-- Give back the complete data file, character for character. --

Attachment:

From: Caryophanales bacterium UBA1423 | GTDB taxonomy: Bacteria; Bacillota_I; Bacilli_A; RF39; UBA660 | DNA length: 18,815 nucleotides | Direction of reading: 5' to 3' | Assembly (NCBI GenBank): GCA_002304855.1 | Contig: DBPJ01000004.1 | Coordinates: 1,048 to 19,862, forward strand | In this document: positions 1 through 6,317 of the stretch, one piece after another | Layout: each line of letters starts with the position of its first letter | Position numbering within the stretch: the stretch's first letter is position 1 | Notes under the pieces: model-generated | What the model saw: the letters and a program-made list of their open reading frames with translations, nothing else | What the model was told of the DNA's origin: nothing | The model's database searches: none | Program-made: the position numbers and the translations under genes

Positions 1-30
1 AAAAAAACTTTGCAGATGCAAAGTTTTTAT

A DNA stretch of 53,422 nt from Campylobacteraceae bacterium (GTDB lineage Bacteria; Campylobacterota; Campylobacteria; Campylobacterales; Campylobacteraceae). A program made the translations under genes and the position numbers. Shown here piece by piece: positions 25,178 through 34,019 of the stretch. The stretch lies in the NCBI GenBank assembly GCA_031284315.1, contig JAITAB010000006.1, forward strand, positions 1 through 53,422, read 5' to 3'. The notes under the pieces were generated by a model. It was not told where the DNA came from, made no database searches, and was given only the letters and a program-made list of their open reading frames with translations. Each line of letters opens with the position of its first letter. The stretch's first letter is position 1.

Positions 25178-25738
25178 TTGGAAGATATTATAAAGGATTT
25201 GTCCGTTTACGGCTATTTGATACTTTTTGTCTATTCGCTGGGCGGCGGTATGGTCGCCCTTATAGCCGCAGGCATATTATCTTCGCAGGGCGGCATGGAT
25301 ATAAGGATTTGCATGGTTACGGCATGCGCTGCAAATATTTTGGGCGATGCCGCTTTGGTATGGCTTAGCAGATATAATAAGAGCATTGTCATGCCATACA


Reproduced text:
From: Caryophanales bacterium UBA1423 | GTDB taxonomy: Bacteria; Bacillota_I; Bacilli_A; RF39; UBA660 | DNA length: 18,815 nucleotides | Direction of reading: 5' to 3' | Assembly (NCBI GenBank): GCA_002304855.1 | Contig: DBPJ01000004.1 | Coordinates: 1,048 to 19,862, forward strand | In this document: positions 1 through 6,317 of the stretch, one piece after another | Layout: each line of letters starts with the position of its first letter | Position numbering within the stretch: the stretch's first letter is position 1 | Notes under the pieces: model-generated | What the model saw: the letters and a program-made list of their open reading frames with translations, nothing else | What the model was told of the DNA's origin: nothing | The model's database searches: none | Program-made: the position numbers and the translations under genes

Positions 1-30
1 AAAAAAACTTTGCAGATGCAAAGTTTTTAT

A DNA stretch of 53,422 nt from Campylobacteraceae bacterium (GTDB lineage Bacteria; Campylobacterota; Campylobacteria; Campylobacterales; Campylobacteraceae). A program made the translations under genes and the position numbers. Shown here piece by piece: positions 25,178 through 34,019 of the stretch. The stretch lies in the NCBI GenBank assembly GCA_031284315.1, contig JAITAB010000006.1, forward strand, positions 1 through 53,422, read 5' to 3'. The notes under the pieces were generated by a model. It was not told where the DNA came from, made no database searches, and was given only the letters and a program-made list of their open reading frames with translations. Each line of letters opens with the position of its first letter. The stretch's first letter is position 1.

Positions 25178-25738
25178 TTGGAAGATATTATAAAGGATTT
25201 GTCCGTTTACGGCTATTTGATACTTTTTGTCTATTCGCTGGGCGGCGGTATGGTCGCCCTTATAGCCGCAGGCATATTATCTTCGCAGGGCGGCATGGAT
25301 ATAAGGATTTGCATGGTTACGGCATGCGCTGCAAATATTTTGGGCGATGCCGCTTTGGTATGGCTTAGCAGATATAATAAGAGCATTGTCATGCCATACA